How long does bankruptcy stay on your credit report?
According to federal government data, bankruptcy filings were down nationally last year. Statistics show that in the 12-month period ending June 30, 2019, there were 773,361 filings, up from 775,578 cases the year before.
However, with rising unemployment and the effects of the coronavirus pandemic being felt across all sectors of our economy, many experts agree that we could see this trend reversed quickly. This includes bankruptcy for individuals and also for businesses struggling to pay their bills and manage their debts in an unpredictable environment.
How long does it take to remove bankruptcy?
If you are on the verge of bankruptcy or have just declared bankruptcy, you may be wondering how long you are going to have to face the consequences of your decision. It all depends on when you filed for bankruptcy, as well as the type of bankruptcy for which you filed for bankruptcy.
Here’s how long bankruptcy stays on your credit reports:
- Chapter 7 Bankruptcy, which allows low-income people to liquidate their assets and eliminate their debt, stays on your credit report for ten years.
- Chapter 13 Bankruptcy, which allows consumers to organize themselves and pay off some of their debt while eliminating the rest, stays on your credit report for seven years.
Note that these deadlines begin on the date you file for bankruptcy, not the date your bankruptcy is discharged.
Consumers who have filed for bankruptcy are right to be concerned about how long bankruptcies persist on their credit reports, but it’s important to note that you may see less of an impact on your credit over time. Generally speaking, the most recent bankruptcies wreak the most havoc on your credit score, so a bankruptcy filed three months ago is much more damaging than a bankruptcy filed eight years ago.
Can You Remove Bankruptcy From Your Credit Report?
You may have heard that you can dispute information on your credit reports, but keep in mind that the dispute process only works for errors and misinformation. Bankruptcy will not be removed from your file through this process, so you are better off using your time and energy to improve your credit.
Also, be aware that after waiting seven or ten years, depending on the type of bankruptcy, you won’t have to do anything to have your bankruptcy removed from your credit reports. The details will be deleted automatically by the credit bureaus.
Negative information on your credit report is treated differently
According to Experiential, one of the three credit bureaus, specific accounts that are past due when included in a bankruptcy will be deleted seven years from the date you were initially in arrears.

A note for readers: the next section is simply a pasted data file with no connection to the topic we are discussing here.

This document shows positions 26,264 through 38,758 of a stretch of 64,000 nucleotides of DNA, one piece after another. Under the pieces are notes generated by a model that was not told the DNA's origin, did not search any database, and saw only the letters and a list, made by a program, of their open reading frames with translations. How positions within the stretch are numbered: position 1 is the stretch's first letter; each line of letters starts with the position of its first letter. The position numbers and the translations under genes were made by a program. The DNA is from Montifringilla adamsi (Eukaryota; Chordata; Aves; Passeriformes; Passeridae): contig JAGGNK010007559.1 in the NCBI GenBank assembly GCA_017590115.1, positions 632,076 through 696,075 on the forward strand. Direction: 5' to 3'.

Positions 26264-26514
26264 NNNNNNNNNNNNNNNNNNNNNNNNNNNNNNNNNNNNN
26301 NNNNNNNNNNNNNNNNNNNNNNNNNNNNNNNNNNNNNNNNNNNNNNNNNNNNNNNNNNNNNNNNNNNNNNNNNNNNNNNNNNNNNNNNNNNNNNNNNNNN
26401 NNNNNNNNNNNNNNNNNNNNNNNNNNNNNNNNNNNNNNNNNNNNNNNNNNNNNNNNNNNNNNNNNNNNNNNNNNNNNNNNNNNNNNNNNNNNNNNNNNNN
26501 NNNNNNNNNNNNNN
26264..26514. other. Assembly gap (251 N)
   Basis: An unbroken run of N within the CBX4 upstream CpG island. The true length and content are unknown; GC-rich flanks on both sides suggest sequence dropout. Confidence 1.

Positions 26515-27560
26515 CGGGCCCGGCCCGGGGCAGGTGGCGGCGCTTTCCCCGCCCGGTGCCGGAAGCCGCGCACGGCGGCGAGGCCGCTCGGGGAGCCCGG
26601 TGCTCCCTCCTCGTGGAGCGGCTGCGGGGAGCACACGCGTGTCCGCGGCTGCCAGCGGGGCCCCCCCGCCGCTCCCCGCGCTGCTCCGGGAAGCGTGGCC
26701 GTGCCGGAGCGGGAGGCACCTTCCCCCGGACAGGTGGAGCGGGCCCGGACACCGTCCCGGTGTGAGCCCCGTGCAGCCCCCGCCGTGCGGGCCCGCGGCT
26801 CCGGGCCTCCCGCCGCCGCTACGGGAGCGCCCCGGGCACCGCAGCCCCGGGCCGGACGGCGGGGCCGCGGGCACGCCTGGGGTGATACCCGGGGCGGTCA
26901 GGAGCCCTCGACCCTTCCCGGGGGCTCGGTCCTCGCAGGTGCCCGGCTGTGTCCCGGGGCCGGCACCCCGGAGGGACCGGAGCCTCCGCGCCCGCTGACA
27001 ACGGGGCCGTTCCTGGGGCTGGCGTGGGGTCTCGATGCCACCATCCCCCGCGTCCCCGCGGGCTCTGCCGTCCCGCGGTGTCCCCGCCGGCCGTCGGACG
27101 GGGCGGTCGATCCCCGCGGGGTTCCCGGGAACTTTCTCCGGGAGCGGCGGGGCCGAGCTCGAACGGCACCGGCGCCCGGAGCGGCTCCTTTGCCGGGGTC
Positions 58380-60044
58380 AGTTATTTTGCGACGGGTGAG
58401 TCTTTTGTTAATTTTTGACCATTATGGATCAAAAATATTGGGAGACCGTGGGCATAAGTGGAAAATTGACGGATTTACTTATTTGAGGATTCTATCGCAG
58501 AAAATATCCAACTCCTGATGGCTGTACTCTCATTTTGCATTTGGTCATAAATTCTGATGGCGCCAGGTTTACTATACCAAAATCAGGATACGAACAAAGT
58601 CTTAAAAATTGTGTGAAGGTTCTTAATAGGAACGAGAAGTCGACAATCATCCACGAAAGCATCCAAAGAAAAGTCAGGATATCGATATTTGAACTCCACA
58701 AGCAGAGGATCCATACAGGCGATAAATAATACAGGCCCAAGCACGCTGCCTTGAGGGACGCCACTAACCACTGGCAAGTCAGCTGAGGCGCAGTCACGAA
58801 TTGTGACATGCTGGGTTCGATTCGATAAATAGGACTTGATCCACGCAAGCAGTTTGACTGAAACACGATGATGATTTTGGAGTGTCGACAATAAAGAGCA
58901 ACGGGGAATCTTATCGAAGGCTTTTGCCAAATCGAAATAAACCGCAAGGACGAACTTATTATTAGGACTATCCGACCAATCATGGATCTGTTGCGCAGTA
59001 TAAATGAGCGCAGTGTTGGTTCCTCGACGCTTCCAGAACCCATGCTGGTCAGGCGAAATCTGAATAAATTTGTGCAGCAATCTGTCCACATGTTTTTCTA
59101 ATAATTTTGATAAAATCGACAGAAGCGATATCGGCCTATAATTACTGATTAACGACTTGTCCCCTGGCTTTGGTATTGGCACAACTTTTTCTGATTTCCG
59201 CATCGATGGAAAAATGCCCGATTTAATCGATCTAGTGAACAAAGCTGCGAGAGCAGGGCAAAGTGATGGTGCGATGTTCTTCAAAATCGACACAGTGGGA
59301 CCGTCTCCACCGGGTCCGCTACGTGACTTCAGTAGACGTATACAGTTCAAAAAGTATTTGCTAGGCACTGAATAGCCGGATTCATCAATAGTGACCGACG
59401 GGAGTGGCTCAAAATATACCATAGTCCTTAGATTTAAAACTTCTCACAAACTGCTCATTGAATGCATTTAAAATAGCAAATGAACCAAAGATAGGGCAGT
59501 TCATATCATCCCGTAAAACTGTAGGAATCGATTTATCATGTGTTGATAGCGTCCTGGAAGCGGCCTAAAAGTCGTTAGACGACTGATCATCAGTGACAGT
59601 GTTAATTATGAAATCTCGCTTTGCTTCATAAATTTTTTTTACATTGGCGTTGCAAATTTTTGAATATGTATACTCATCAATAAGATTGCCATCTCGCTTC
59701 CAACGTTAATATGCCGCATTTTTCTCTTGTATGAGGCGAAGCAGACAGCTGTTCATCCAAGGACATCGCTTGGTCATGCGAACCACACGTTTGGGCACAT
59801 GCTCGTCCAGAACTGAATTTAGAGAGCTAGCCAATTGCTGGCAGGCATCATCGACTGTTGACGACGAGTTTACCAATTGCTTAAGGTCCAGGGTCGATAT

This is how all negative information, including late payments, is handled when it comes to your credit reports. Generally speaking, negative ratings such as late payments and overdue accounts will stay on your credit reports for seven years before automatically disappearing.
How to improve your credit after bankruptcy
You may be disappointed to know that bankruptcy can sit on your credit report for a decade and there is nothing you can do to make it go away sooner. However, there are still many steps you can take to recover from bankruptcy much faster than many people realize.
If you want to be able to get a mortgage, finance a car, or get approved for a line of credit in the years following bankruptcy, consider these tips:
Make sure you pay all your bills early or on time
Your payment history is the most important factor that makes up your FICO score, accounting for 35%. With that in mind, you’ll want to make sure you pay each bill early or on time. Set a reminder on your phone if you need to, or take the time to set each of your bills to auto pay. Whatever you do, don’t end up with a late payment which will only further damage your credit score and prolong your pain.
Pay off the debt
If you’ve filed for Chapter 13 bankruptcy in order to reorganize your debt, you may see an improvement in your credit score as you pay off your balances. Since your credit usage – the amount you owe against your credit limits – accounts for an additional 30% of your FICO score, paying off debt should help you increase your score over time.
Sign up for a secure credit card
Getting approved for a traditional credit card can be difficult after bankruptcy, but almost anyone can get approved for a secured credit card. This type of card requires a cash deposit as collateral and tends to have low credit limits, but you can use a secured card to improve your credit score since your monthly payments will be reported to all three credit bureaus – Experian, Equifax and TransUnion.
Learn positive financial habits
As time goes by after your bankruptcy and you start getting new forms of credit, make sure you don’t fall back into the same habits that caused your problems. Only use credit for purchases you can afford to pay, and try to use a monthly budget to plan your spending. Also, work on build up an emergency fund to cover three to six months of expenses so that a surprise bill or a random emergency doesn’t make you lose control of your finances.
At the end of the line
Bankruptcy is not the end of the world, but the consequences can last up to a decade or more. If you find yourself in the unfortunate situation of having filed for bankruptcy, your best bet is to learn as many lessons as possible and focus the rest of your attention on how to build a better future. Your bankruptcy will eventually disappear from your credit reports, but the habits you develop in the meantime will determine your future.